Copyright © University of Cambridge. All rights reserved.
'Making Sticks' printed from http://nrich.maths.org/
Why do this problem?
encourages children to use counting-on techniques, but offers you an opportunity to introduce them to the idea of multiples.
Having cubes available for the children to use is a necessary part of this problem, as it makes it accessible to all. One way to introduce it would be for children to work in pairs, one of them making blue sticks (each of two cubes) and one making red sticks (each using three cubes), although of course the colour isn't important. Then, pose the questions in the problem for them to
investigate together. (Depending on the kind of cubes you have, you may want the children to actually attach the sticks to each other, as just lining them up may mean that you cannot get them close enough together.) You could ask children to record their working, perhaps on squared paper by colouring squares.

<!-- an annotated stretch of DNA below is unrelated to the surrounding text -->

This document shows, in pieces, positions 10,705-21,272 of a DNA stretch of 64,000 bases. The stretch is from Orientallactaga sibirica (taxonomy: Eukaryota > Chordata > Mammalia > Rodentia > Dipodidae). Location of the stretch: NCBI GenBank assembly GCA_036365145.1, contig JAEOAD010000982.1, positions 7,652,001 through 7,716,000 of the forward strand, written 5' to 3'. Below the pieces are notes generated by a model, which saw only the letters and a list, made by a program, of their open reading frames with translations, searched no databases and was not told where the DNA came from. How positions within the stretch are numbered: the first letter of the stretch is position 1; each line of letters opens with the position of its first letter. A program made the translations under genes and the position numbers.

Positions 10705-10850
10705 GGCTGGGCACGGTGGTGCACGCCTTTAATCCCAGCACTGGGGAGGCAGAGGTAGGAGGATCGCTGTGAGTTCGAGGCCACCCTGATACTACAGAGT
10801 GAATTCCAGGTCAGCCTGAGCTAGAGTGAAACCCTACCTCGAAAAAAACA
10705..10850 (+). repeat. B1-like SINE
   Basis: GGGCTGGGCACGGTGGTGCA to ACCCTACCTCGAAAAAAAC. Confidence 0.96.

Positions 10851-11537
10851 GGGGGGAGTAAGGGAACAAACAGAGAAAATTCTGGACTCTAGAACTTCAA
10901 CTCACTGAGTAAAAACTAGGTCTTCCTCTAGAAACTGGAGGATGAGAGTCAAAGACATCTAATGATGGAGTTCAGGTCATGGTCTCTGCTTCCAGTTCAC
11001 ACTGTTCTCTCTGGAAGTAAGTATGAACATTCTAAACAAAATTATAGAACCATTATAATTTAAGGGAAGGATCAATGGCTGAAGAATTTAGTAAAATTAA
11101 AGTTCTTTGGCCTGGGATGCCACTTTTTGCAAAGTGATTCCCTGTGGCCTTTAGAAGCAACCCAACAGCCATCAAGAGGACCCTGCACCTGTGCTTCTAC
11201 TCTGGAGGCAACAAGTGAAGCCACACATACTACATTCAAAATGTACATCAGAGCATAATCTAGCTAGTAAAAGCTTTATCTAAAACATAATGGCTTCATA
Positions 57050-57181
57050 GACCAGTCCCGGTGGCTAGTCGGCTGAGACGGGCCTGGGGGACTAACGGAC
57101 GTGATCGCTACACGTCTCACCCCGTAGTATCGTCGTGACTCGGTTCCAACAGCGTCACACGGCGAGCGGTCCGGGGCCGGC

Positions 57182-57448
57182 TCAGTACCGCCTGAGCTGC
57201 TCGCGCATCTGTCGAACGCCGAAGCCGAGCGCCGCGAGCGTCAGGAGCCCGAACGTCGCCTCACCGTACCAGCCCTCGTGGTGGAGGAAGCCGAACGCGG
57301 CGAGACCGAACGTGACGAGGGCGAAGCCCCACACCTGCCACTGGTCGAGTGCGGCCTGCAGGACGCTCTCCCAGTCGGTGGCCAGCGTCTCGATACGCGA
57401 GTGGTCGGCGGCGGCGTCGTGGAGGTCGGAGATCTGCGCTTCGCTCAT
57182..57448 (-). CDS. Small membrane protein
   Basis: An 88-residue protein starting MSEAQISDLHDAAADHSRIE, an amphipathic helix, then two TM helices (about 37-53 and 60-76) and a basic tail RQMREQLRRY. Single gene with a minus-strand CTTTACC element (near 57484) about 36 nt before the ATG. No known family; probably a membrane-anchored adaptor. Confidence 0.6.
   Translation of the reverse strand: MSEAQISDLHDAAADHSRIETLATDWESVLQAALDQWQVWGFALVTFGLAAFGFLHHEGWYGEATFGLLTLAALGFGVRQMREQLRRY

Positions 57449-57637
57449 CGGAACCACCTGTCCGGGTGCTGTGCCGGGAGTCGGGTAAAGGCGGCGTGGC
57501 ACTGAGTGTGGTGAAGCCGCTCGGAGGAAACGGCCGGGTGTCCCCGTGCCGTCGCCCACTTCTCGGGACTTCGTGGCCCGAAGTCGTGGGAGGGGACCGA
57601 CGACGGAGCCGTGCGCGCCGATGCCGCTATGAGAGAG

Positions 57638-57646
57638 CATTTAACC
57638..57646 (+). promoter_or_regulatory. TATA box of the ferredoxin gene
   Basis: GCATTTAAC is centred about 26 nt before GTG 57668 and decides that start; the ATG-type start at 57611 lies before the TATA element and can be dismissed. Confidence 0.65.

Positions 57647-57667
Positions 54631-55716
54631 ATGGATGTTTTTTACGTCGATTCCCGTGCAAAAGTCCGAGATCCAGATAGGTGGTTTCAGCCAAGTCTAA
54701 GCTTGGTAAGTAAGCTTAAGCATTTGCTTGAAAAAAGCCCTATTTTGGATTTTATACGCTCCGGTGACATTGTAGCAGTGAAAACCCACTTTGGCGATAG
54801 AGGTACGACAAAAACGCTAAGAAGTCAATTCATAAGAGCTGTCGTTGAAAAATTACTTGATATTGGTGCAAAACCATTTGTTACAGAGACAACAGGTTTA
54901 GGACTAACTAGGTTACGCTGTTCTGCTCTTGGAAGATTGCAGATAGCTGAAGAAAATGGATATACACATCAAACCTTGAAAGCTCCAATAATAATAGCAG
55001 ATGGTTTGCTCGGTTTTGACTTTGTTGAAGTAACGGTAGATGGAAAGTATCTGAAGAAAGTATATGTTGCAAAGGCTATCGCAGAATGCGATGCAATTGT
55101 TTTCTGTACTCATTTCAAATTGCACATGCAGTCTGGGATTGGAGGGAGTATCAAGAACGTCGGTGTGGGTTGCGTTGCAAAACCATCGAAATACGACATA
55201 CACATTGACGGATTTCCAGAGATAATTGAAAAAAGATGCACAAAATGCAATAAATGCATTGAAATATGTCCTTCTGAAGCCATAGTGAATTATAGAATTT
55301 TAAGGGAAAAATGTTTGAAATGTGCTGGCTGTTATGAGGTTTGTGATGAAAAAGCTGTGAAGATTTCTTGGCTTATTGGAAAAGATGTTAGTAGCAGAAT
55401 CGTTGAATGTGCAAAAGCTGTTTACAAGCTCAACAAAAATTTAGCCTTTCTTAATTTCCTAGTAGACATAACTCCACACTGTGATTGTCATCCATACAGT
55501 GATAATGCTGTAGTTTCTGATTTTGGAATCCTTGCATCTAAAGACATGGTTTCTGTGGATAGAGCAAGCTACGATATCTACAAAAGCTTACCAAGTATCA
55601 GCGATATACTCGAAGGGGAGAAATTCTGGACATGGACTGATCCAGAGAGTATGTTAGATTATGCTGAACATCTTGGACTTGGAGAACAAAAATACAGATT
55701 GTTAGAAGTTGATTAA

Talking to the group about total lengths of blue sticks which match lengths of red sticks allows you to model the appropriate language, for example "$6$ is a multiple of $2$ and $6$ is also a multiple of $3$". However, it has a lot of scope to be taken further - the open-ended nature of the activity also allows children to make a generalisation about all the lengths of sticks that can be
made from both blue and red. Although many may not be able to verbalise this formally, they will certainly be able to look for patterns in the numbers that are possible and this can lead to a fruitful discussion.
This work would make a lovely display, for example using sticky red and blue squares on a large grid.
How many cubes have you used in this line? And this line?
Can you find any other lines that are the same length as each other?
What is the next line that can be made from both red and blue sticks? How do you know?
Some pupils could investigate sticks of two different lengths, for example 2 and 5; or even three different lengths.
Some children may have difficulty keeping track of the number of sticks they have joined together. It would be worth you talking about strategies to help with this, such as counting in threes once a long line has been constructed.